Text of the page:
Did you know that the benefits of verbal dialogue among families at dinner is as effective for language development as reading?

A key to language and to reading readiness is in both conversation and listening. I believe that our lunch time provides all of these opportunities plus socializing, nutrition, education, and reinforcement of table manners, in a fun, sometimes relaxed, sometimes chaotic environment. It’s wonderful!

©JennieFitzkee

About Jennie Fitzkee

I have been teaching preschool for over thirty years. This is my passion. I believe that children have a voice, and that is the catalyst to enhance or even change the learning experience. Emergent curriculum opens young minds. It’s the little things that happen in the classroom that are most important and exciting. That’s what I write about.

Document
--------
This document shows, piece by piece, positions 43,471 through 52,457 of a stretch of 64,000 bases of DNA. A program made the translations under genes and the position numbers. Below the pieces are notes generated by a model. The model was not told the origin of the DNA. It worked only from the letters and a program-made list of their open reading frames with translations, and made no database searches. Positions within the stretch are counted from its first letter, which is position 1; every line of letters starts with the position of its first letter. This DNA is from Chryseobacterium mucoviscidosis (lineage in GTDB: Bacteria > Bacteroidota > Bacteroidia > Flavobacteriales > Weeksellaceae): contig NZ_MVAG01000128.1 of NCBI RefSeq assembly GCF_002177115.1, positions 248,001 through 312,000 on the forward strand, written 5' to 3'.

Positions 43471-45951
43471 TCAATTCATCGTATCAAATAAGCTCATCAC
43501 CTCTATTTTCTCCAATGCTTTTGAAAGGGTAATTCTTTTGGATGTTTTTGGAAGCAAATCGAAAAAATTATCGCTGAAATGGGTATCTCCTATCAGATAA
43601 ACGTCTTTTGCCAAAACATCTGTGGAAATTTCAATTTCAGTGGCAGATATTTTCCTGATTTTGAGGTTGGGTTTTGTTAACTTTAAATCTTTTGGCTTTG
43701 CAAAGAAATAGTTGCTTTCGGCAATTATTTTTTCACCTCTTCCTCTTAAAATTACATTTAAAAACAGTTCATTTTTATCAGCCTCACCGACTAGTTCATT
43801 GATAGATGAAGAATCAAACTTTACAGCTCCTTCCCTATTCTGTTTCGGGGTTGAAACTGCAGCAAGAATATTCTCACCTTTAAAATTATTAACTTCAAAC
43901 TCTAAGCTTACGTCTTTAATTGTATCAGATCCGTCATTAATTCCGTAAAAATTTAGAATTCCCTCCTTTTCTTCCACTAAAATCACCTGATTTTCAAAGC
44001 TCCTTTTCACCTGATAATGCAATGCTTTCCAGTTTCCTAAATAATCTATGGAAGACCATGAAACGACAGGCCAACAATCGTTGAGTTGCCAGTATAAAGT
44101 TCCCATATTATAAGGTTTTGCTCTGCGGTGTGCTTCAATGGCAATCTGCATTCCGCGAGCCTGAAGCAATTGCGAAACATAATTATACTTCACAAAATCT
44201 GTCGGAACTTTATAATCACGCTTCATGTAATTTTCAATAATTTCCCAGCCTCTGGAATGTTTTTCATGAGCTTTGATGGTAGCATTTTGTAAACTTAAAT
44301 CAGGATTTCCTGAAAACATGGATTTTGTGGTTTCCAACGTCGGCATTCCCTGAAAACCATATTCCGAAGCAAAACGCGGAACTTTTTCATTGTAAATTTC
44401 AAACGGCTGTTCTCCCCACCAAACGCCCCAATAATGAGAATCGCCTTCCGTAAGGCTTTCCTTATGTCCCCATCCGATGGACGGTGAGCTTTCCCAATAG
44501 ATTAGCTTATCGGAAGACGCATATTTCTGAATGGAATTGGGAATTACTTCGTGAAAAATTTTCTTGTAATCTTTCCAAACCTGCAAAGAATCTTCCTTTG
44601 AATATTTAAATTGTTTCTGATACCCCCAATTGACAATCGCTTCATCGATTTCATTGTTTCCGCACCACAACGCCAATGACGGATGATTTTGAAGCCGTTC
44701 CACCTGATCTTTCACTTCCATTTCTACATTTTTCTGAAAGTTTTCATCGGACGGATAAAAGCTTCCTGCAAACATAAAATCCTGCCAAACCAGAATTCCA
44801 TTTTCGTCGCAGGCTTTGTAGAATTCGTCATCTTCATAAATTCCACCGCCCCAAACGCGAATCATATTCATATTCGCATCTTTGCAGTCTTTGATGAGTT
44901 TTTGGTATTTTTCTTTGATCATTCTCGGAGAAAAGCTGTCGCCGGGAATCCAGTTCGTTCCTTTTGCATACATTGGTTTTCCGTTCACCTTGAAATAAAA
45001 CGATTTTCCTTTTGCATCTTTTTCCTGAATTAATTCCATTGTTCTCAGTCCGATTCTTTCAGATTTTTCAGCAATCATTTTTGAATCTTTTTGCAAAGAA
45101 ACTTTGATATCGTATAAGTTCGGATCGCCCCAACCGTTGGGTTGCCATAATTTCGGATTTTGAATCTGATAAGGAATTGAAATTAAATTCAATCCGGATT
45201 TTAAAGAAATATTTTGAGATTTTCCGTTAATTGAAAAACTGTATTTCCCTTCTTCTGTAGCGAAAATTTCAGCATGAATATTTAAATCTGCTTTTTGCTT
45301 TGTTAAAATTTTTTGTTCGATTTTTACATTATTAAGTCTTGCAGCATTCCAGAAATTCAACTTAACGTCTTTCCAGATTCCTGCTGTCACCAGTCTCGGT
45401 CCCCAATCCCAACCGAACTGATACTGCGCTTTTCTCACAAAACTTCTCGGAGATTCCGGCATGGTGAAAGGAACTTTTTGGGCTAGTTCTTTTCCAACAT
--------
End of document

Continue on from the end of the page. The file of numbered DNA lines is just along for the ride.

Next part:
I am highlighted in the the new edition of Jim Trelease’s bestselling book, “The Read-Aloud Handbook” because of my reading to children. My class has designed quilts that hang as permanent displays at both the National Liberty Museum in Philadelphia, and the Fisher House at the Boston VA Hospital.

Connect to Jennie

Blog: https://jenniefitzkee.com/
Facebook: https://www.facebook.com/jennie.fitzkee

My thanks to Jenny for sharing the second of four posts with us today and look out for more next Sunday. In the meantime I hope you will head over to her blog and catch up on her current posts.

If you would like to give some of your posts from the past a little TLC then dust them off and send four links to me at sally.cronin@moyhill.com. If this is your first time on Smorgasbord then please include your links to social media. If you like the experience then we can always look at sharing more.

This is for posts of general interest rather then book promotion, although your work will feature. If you would like to promote your work here then please contact me at the email address above.

Look forward to hearing from you. Thanks Sally.